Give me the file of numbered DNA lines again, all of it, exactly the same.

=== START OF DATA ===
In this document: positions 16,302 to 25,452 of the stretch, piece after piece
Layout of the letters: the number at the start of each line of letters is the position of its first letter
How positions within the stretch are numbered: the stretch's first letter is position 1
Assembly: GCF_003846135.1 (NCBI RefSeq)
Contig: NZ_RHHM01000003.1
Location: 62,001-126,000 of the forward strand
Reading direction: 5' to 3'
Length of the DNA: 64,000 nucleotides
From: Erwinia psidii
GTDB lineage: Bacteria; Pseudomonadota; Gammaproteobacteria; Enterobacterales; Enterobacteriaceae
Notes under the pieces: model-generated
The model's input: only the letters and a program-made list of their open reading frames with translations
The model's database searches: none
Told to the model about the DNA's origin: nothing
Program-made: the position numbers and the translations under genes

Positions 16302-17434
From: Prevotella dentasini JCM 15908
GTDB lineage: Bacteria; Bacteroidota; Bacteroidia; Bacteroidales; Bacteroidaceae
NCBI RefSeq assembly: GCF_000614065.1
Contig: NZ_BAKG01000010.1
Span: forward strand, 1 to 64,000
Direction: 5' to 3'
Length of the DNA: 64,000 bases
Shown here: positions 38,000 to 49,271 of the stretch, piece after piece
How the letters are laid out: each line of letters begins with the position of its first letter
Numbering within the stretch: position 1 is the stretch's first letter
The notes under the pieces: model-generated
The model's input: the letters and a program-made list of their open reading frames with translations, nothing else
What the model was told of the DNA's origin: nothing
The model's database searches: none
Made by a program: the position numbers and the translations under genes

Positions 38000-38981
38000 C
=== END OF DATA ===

In this document: positions 16,302 to 25,452 of the stretch, piece after piece
Layout of the letters: the number at the start of each line of letters is the position of its first letter
How positions within the stretch are numbered: the stretch's first letter is position 1
Assembly: GCF_003846135.1 (NCBI RefSeq)
Contig: NZ_RHHM01000003.1
Location: 62,001-126,000 of the forward strand
Reading direction: 5' to 3'
Length of the DNA: 64,000 nucleotides
From: Erwinia psidii
GTDB lineage: Bacteria; Pseudomonadota; Gammaproteobacteria; Enterobacterales; Enterobacteriaceae
Notes under the pieces: model-generated
The model's input: only the letters and a program-made list of their open reading frames with translations
The model's database searches: none
Told to the model about the DNA's origin: nothing
Program-made: the position numbers and the translations under genes

Positions 16302-17434
From: Prevotella dentasini JCM 15908
GTDB lineage: Bacteria; Bacteroidota; Bacteroidia; Bacteroidales; Bacteroidaceae
NCBI RefSeq assembly: GCF_000614065.1
Contig: NZ_BAKG01000010.1
Span: forward strand, 1 to 64,000
Direction: 5' to 3'
Length of the DNA: 64,000 bases
Shown here: positions 38,000 to 49,271 of the stretch, piece after piece
How the letters are laid out: each line of letters begins with the position of its first letter
Numbering within the stretch: position 1 is the stretch's first letter
The notes under the pieces: model-generated
The model's input: the letters and a program-made list of their open reading frames with translations, nothing else
What the model was told of the DNA's origin: nothing
The model's database searches: none
Made by a program: the position numbers and the translations under genes

Positions 38000-38981
38000 C